Foran says today’s customers are also interested in energy savings. “That’s the first thing out of people: ‘What’s the energy savings of your oven versus my old oven? How much am I going to save? What type of technology gives me the best savings?’ We work with that constantly,” he says.
Like other companies, C.H. Babb Co. is also seeing increased interest in easier oven sanitation and maintenance. “The older ovens—[product] came in one end and went out the other,” says Foran. “Nobody knew what was going on in the middle. Now, ovens have doors for easier sanitation and more clean-in-place (CIP).”
Today’s baking equipment manufacturers are introducing new and redesigned ovens, proofers and fryers that will address these needs and more.
Ovens and proofers
Baker Thermal Solutions re-designed its 960 Direct-Fired Tunnel Oven. “We wanted to update the 960 across a range of requirements, one of which was to take advantage of modern manufacturing methods to address the changing marketplace,” explains Barnes. “We’re seeing a lot of growth internationally with the emergent market, so we wanted to be able to extend the range down to lower throughputs, lower capacities.”
The company is also seeing consumer demand for high-fiber products, more whole grains and healthier products “dramatically alter the bread production landscape,” he says. “Batch sizes and product runs become shorter, which requires more changeovers. Bake times are longer. More toppings are being used. Our focus is on optimizing the heat transfer to the product to bring those bake times back down, which in turn, improves output capacity. ”
The 960 comes with baking chambers up to 13 ft., 4 in. wide and 205 ft. long.; a choice of grid or plate hearth; an oven loader, unloader and main drive controlled by advanced format (AF) drives; an oven process control (OPC) with standard or advanced configuration; direct-spark ignition; integrated recipe management; product tracking; and more.
Cinch Bakery Equipment, meanwhile, introduced the Gashor Thermocar Oven, a combination rack/deck oven, to the U.S. market in January (the oven was available from Winkler GmbH in Germany in the 1990s. The company filed for bankruptcy in 2000). “Bakers like a traditional rack oven because they proof, bake and cool on the same rack and feeding a rack oven is as simple as pushing a rack into the oven—no loader is required,” explains Chananie.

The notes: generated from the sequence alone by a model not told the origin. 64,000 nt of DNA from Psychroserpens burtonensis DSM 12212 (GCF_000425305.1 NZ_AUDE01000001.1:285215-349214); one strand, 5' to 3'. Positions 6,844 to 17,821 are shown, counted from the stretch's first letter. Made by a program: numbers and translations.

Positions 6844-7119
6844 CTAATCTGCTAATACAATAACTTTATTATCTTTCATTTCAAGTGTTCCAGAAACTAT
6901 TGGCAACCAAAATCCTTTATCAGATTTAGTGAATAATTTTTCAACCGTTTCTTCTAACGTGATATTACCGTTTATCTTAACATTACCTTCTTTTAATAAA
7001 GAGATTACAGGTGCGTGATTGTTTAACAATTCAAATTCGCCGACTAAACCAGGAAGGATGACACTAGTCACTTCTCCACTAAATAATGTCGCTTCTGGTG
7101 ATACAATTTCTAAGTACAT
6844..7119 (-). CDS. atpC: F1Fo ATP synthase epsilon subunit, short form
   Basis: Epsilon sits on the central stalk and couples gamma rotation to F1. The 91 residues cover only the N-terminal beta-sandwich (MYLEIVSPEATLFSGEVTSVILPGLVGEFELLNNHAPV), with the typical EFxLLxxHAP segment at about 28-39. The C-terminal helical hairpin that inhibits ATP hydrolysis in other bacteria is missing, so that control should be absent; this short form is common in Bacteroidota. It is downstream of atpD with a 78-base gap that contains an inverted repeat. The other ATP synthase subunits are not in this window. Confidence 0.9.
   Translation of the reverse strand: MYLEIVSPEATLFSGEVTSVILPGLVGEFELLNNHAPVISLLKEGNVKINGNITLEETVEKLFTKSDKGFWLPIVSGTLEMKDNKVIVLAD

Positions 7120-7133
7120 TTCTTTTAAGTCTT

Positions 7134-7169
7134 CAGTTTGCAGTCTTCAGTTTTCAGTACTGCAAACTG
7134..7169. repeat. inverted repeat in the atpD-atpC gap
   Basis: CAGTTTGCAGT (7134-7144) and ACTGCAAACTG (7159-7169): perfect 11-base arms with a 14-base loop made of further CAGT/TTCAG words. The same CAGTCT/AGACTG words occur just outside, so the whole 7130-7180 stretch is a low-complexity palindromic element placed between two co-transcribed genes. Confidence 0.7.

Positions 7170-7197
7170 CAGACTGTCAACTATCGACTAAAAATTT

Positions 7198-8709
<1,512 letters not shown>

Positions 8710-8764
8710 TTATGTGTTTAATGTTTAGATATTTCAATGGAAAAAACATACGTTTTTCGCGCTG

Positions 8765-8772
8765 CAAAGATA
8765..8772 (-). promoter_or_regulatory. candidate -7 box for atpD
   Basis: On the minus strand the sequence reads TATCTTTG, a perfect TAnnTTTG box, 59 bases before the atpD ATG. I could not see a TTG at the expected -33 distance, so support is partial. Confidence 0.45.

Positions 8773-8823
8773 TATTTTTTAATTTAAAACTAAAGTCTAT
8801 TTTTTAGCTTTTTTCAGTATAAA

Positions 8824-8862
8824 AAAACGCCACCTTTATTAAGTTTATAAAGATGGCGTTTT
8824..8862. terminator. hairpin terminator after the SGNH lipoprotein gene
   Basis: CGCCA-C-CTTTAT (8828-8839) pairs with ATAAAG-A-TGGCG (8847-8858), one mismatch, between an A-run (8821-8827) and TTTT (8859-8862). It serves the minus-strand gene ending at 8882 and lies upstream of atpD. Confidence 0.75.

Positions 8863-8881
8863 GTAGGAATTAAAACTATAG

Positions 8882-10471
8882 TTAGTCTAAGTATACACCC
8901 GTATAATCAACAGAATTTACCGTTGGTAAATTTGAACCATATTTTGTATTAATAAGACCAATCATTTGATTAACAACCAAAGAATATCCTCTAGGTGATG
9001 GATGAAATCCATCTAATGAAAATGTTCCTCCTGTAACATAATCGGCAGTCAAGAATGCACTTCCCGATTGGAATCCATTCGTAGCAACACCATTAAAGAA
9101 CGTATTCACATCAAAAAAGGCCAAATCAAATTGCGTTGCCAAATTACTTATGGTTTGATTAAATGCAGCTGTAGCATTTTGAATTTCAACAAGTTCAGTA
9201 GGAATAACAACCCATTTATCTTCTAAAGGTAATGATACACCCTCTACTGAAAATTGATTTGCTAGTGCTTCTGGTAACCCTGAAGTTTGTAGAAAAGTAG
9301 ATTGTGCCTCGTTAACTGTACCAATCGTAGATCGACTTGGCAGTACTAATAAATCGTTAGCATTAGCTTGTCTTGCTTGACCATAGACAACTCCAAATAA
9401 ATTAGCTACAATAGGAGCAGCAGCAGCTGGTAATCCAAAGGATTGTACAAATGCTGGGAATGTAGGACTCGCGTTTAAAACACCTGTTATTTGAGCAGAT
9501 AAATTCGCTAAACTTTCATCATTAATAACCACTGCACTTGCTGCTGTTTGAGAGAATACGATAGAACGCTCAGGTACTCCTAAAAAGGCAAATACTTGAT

“Unfortunately, the convection heat with rack-oven baking causes the product to dry, so the baking result isn’t ideal.
“A deck oven will provide an ideal bake, but now the baker needs to transfer dough from wooden peel boards to the loader, then load the oven, remove the product after baking and cool it on a separate rack—it’s labor-intensive. [With] the Thermocar, the baker can proof on racks and then slide those same racks directly into the [oven]. When baking is complete, the product is cooled on the same rack.”
The Thermocar is designed with the original Winkler cyclothermic heating system. Hot air flows inside closed radiators, so the air never comes in contact with the baking products. According to Chananie, the Thermocar removes labor issues and bakes product nearly the same as a traditional deck oven.
Dunbar Systems recently introduced the Auto-Bake Serpentine Super Flow oven to the North American market. To date, Auto-Bake ovens were thermal oil or electrically heated. The Super Flow oven is a direct gas-fired oven. Each of the oven’s three-burner heat independent zones offer better control over conventional oven technology, says Diver. “Each zone’s heat is transmitted to the baking chamber via perforated ducts introducing the heated air into the baking chamber,” he explains. “The results are an even bake of the product, finer temperature control, no lateral heat variation and reduced bake times.”
Auto-Bake also introduced new oven loading and unloading technology that allows bakers to use their existing conventional pans with the Auto-Bake system. Diver says the design reduces the initial cost of the Auto-Bake system when bakers convert from a conventional system to an Auto-Bake installation, as well as adds flexibility to the system.
As with all Auto-Bake systems, the new additions are easy to maintain due to their narrow footprint and straight-forward designs, Diver says.
Two members of the Kaak Group—Daub Backtechnik GmbH, Hamburg, Germany, and MCS Srl., Ala, Italy, launched new ovens this spring, while a third—Kaak, Terborg, The Netherlands—introduced a new proofer in February.
Daub Backtechnik introduced Stonemotion, a thermal oil, stone-baking, multi-deck oven. Developed especially for small premium, craft and regional bakeries, Stonemotion’s thermal oil technology “comes very close to traditional wood baking ovens and ensures optimal baking results,” says Morris. “With the additional use of stone as a baking medium, the quality of the baking is excellent.”
The oven can be fully automated within existing production lines or used as a standalone, manual-feed unit. In addition, it offers short cycle times and has a compact design.
MCS added the Bakemaster T to its line of Bakemaster tunnel ovens. The high-capacity model features cyclothermic baking and a 14.4-ft.-by-147.6-ft. baking conveyor with eight baking zones, each with independent air temperature, air flow and moisture controls. More and larger side cleaning panels provide access to the bottom of each baking zone, while a custom-built suction head connected to an integrated vacuuming system facilities cleaning.